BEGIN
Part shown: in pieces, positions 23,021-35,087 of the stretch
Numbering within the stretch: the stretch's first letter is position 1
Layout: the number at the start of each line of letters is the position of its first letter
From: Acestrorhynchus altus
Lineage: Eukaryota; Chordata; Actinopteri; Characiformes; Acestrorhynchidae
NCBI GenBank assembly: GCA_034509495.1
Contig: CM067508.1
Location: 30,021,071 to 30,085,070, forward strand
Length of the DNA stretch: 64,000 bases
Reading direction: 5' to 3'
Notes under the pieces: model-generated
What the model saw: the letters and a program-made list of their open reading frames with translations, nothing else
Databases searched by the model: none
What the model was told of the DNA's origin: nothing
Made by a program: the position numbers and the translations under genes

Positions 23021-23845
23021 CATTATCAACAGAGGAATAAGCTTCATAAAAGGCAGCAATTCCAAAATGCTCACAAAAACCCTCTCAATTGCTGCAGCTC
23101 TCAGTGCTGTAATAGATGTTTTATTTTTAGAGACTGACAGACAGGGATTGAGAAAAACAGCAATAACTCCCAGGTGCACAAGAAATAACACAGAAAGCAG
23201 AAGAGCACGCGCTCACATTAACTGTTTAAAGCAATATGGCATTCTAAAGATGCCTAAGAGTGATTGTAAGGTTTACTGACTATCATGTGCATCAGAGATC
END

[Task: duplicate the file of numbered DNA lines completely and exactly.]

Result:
Part shown: in pieces, positions 23,021-35,087 of the stretch
Numbering within the stretch: the stretch's first letter is position 1
Layout: the number at the start of each line of letters is the position of its first letter
From: Acestrorhynchus altus
Lineage: Eukaryota; Chordata; Actinopteri; Characiformes; Acestrorhynchidae
NCBI GenBank assembly: GCA_034509495.1
Contig: CM067508.1
Location: 30,021,071 to 30,085,070, forward strand
Length of the DNA stretch: 64,000 bases
Reading direction: 5' to 3'
Notes under the pieces: model-generated
What the model saw: the letters and a program-made list of their open reading frames with translations, nothing else
Databases searched by the model: none
What the model was told of the DNA's origin: nothing
Made by a program: the position numbers and the translations under genes

Positions 23021-23845
23021 CATTATCAACAGAGGAATAAGCTTCATAAAAGGCAGCAATTCCAAAATGCTCACAAAAACCCTCTCAATTGCTGCAGCTC
23101 TCAGTGCTGTAATAGATGTTTTATTTTTAGAGACTGACAGACAGGGATTGAGAAAAACAGCAATAACTCCCAGGTGCACAAGAAATAACACAGAAAGCAG
23201 AAGAGCACGCGCTCACATTAACTGTTTAAAGCAATATGGCATTCTAAAGATGCCTAAGAGTGATTGTAAGGTTTACTGACTATCATGTGCATCAGAGATC